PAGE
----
Hiking is a strenuous activity that requires the use of your entire body. Cardiovascular health, endurance, and strength will come into play even on short hikes, and the more in shape you are, the better off you’ll be.
Although you can build endurance and strength over time, a critical aspect of hiking that’s often overlooked, especially for long distances, is taking care of your feet.
You’ll be on your feet most of the time when hiking, so they’ll take a lot of abuse. Without the proper attention to your feet, you could be left with painful blisters or foot injuries that can cut your trip short.
These important considerations will help you keep an eye on your feet, know how to take care of them, and know how to avoid injuries.
The first step to keeping your feet happy is with the proper footwear. Improper or low-quality footwear can lead to sore feet and injuries in most cases.
Make sure to use a sturdy hiking boot with the proper fit. When hiking, your feet will swell, so get a hiking boot a full size larger than what you’d normally wear for most other shoes.
To avoid twisted ankles and to ensure the best footing when hiking, especially if you have a heavy pack, purchase hiking boots with a high ankle support.
Boots that aren’t fully broken in can also make your feet uncomfortable and cause blisters. The leather and nylon materials that most hiking boots are made of take some time to break in until they’re more flexible and form to your foot. Before you embark on a hiking trip, wear new boots on short walks or hikes close to your home until they’re broken in properly.
Lastly, lace your boots firmly, but not too tight that it will cut off circulation. In addition, waterproofing your boots every so often with waterproofing spray or wax is necessary to keep the leather from drying out and help them retain their water-resistant qualities.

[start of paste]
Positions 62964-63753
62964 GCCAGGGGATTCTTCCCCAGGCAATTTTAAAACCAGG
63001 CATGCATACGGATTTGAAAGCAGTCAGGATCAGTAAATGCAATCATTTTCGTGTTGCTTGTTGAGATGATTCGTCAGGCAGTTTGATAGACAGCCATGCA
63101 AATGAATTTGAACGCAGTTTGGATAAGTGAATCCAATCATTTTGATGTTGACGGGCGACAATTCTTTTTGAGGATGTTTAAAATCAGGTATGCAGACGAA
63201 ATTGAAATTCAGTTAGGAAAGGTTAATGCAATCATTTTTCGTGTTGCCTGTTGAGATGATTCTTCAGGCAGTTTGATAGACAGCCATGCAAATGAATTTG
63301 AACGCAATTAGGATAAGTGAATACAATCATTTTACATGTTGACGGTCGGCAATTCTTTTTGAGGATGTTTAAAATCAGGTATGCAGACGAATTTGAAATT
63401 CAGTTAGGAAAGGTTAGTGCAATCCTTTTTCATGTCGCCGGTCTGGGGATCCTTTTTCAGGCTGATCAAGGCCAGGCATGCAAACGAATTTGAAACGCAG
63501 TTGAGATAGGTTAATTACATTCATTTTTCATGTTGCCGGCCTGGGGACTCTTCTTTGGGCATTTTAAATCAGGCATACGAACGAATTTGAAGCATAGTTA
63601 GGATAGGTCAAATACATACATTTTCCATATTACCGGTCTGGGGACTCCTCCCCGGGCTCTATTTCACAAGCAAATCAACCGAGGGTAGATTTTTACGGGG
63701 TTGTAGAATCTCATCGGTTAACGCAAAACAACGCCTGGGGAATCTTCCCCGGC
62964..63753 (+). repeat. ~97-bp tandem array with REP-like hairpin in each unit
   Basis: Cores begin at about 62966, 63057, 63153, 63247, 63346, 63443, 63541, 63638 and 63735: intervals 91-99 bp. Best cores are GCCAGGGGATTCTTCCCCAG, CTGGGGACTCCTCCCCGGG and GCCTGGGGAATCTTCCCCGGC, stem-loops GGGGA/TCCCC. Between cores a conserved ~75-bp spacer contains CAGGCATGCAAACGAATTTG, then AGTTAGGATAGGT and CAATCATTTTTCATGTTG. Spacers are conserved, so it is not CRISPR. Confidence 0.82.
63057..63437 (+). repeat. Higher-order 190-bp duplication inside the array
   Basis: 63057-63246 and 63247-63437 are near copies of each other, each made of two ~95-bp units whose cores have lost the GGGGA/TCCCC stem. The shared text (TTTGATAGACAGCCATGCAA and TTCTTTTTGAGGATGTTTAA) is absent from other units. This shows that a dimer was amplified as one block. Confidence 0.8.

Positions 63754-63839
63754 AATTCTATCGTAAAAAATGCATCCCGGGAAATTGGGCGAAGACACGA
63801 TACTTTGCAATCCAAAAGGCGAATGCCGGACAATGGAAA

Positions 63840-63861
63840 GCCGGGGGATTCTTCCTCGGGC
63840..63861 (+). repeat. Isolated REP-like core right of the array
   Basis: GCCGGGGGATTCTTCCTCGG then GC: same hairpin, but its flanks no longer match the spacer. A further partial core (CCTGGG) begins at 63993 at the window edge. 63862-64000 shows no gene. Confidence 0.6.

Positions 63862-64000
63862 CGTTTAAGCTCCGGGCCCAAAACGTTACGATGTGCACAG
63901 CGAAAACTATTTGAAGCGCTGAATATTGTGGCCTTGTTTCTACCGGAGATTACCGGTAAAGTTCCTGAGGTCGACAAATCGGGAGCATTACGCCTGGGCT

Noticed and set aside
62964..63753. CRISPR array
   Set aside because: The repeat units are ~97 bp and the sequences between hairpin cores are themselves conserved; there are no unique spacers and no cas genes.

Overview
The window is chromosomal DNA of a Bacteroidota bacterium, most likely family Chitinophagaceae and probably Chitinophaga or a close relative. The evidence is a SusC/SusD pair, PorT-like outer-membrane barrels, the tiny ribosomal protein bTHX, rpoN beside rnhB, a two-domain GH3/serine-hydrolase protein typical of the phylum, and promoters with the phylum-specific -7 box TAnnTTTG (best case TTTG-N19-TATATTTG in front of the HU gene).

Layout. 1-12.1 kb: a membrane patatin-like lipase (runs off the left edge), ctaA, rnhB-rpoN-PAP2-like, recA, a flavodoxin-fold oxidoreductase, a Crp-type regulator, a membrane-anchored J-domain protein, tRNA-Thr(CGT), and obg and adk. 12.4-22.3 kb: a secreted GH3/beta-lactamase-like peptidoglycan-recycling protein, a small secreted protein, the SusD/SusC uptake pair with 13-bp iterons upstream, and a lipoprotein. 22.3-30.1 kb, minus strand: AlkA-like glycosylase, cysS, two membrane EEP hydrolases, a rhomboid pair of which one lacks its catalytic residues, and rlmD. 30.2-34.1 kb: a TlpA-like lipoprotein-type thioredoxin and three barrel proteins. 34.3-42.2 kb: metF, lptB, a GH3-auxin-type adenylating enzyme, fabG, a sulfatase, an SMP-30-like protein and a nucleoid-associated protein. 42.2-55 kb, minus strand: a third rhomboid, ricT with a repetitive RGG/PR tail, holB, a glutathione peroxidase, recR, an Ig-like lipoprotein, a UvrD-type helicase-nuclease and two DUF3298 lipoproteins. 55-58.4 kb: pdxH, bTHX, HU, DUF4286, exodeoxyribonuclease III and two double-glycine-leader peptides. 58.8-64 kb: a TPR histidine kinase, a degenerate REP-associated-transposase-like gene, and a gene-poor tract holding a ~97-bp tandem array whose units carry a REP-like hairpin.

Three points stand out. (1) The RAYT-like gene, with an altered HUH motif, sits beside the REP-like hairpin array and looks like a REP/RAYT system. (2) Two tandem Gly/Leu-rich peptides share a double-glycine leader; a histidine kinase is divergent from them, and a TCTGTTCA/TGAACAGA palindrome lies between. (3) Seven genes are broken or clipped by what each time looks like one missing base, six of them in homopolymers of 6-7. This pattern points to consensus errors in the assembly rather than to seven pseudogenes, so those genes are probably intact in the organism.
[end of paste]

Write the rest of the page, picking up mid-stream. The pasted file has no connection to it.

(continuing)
Socks are equally important to caring for your feet on the trail. Not only do socks keep your feet warm and protect your skin from blisters, but a good sock will also wick moisture so your feet can stay dry and avoid problems like athlete’s foot.
When choosing socks for hiking, never use 100% cotton socks. 100% cotton does not wick moisture well, which can be potentially dangerous in below freezing temperatures.
Materials such as polyester, bamboo, and merino wool are the best choices for hiking socks. These materials will wick the moisture from the sweat your feet will naturally produce when hiking.
As an added bonus, if bamboo, merino wool, or polyester socks get completely wet, they will still insulate your feet and keep them warm because water is not absorbed completely into the fibers like cotton.
If your feet are too wet for a prolonged period of time, you could run into several issues. Common issues with wet feet are foot funguses like athlete’s foot, blisters, and causing your feet to be cold.
When hiking, avoid walking through creeks, puddles, and other standing water as much as possible to keep your feet from getting soaked unnecessarily.